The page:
Down the Aisle:Kenny Anderson

Professional skateboarder Interview and Images by Aimee Brodeur

To be healthy and care about what you put into your body hasn't always been considered cool or trendy. I would go as far to say that, at least until a few years ago, it certainly wasn't a topic you would be eager to bring up casually among a van full of touring skateboarders. What is enduringly cool, however, is when someone follows a path that is genuine and unique, despite cultural norms. Kenny Anderson has made a name for himself as one of the most consistently stylish skateboarders of our time. He sought out vegetarianism at an early age, during a time when eating fast food and being part of the "crew" would have probably been a lot easier for him. Talking with him, it became very clear that he has always been on his own mission and has been comfortable finding things out for himself. This passion for health and wellness has gotten him through one of the worst injuries of his career, as well as a couple of tough moments in life. As he says later in the interview, it's all about setting up a healthy foundation- from there you can go anywhere and do just about anything.

So how long have you been skateboarding professionally?

19 years now.

Were there any older skateboarders that you remember as going more against the grain and being either vegetarian or vegan?

Not within my immediate circle. At that young age, no one really ate for their health when we were out skating. I know of 2 people, Ed Templeton and Mike Vallely, who were known for being vegetarian.

Did you ever go on tours with them?

I haven’t, but I would always hear stories like, “Ed just goes and eats by himself!”  It’s funny because now I can relate to that. The cool thing is that sometimes other people will be curious and will ask to come with me to try it out.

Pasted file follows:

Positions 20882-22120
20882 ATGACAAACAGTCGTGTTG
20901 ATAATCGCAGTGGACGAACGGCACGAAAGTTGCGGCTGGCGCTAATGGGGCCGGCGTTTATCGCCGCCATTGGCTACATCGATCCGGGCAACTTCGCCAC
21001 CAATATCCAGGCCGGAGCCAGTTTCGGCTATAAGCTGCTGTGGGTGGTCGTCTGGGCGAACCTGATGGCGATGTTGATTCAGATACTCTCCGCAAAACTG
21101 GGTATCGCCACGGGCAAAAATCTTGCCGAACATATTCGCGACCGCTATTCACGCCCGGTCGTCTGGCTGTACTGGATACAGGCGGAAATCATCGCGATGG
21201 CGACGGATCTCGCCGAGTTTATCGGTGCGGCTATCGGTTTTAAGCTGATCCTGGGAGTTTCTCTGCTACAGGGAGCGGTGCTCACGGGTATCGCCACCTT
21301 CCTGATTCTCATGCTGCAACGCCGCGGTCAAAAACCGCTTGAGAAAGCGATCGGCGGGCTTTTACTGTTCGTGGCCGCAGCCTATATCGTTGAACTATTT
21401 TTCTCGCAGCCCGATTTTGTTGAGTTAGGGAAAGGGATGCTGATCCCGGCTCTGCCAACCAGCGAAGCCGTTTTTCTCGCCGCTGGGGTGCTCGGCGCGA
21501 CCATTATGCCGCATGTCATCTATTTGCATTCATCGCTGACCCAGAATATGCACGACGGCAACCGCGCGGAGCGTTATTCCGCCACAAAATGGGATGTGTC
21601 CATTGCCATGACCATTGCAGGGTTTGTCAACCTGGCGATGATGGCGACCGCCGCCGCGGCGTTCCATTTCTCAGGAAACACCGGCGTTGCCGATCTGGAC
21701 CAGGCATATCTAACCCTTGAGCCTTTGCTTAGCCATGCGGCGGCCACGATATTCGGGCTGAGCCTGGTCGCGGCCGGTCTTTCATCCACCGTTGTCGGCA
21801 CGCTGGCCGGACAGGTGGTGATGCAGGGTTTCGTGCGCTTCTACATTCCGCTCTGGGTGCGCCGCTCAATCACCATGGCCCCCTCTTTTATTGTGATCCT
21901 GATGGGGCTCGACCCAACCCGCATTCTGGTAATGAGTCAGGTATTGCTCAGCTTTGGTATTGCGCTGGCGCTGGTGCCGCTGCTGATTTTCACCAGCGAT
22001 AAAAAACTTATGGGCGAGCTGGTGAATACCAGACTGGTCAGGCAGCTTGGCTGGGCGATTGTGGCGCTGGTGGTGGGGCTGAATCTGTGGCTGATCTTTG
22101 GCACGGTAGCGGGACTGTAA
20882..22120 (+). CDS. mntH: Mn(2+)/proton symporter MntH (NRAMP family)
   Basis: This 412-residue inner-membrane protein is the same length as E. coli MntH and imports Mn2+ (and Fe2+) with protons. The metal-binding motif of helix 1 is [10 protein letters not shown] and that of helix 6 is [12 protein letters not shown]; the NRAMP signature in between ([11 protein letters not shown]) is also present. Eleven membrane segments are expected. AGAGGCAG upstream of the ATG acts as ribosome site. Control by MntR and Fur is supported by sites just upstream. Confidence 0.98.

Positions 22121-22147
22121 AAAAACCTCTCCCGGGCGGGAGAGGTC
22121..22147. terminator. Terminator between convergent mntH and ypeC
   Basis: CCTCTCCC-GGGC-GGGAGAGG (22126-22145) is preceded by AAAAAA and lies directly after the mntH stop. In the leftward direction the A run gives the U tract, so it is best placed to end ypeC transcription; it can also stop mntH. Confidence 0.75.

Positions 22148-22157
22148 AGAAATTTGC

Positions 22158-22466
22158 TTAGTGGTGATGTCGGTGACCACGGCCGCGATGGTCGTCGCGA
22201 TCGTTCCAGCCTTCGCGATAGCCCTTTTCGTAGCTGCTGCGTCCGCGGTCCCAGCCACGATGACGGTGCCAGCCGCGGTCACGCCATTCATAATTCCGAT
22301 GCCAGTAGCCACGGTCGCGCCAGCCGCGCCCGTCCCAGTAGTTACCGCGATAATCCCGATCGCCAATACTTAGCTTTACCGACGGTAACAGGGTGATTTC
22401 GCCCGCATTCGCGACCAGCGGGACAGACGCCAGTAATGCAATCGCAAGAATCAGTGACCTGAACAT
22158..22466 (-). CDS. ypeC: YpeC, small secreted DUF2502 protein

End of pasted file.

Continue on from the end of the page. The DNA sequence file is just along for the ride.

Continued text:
Sometimes, if I end up going out with the team, while everyone is looking at the menu, I’ll just get up and go right to the kitchen and ask to talk to the chef. I’ll just ask, “Is there anything on your menu that you could make a vegan version of?”

On a recent trip to Australia, we were at an upscale restaurant, and I noticed that nothing on the menu was vegan.  I asked if they could make one of the dishes vegan, and a woman came back and said, “Hey, one of our cooks here is vegan, and we’re open to letting him do whatever he wants.” I was like “Yes!” It was a dream.

As you got older, did you find any other sources of inspiration in how you approached food and health?

I think it began just with reading about food and health and finding inspiration in books. Also, when I became a father, I didn’t have a regular crew that I would hang out with every day. I hung out mostly with my kids, so I did a lot of reading and was able to come to some realizations in that time.

I was definitely influenced by the punk and hardcore music I used to listen to growing up. I also remember Brian Lotti. Brian was actually a huge influence in skateboarding for me, and he happened to be vegetarian. He was the one who hooked me up first in the skate industry.

Did you look up to him?

I did.  I remember going to his house one day to skate, and he had all of these sun dried orange peels laid out, and I was like, “What is this stuff?” Now I look back and think, “Damn, that’s totally me right now.” (Laughing) There are definitely a lot of those moments, where you look back and realize that the inspiration and knowledge has been there all along, and it just takes a while to see it.


“I remember going to his house one day to skate, and he had all of these sun dried orange peels laid out, and I was like, ‘What is this stuff?’ Now I look back and think, ‘Damn, that’s totally me right now.’ (Laughing) There are definitely a lot of those moments, where you look back and realize that the inspiration and knowledge has been there all along, and it just takes a while to see it.”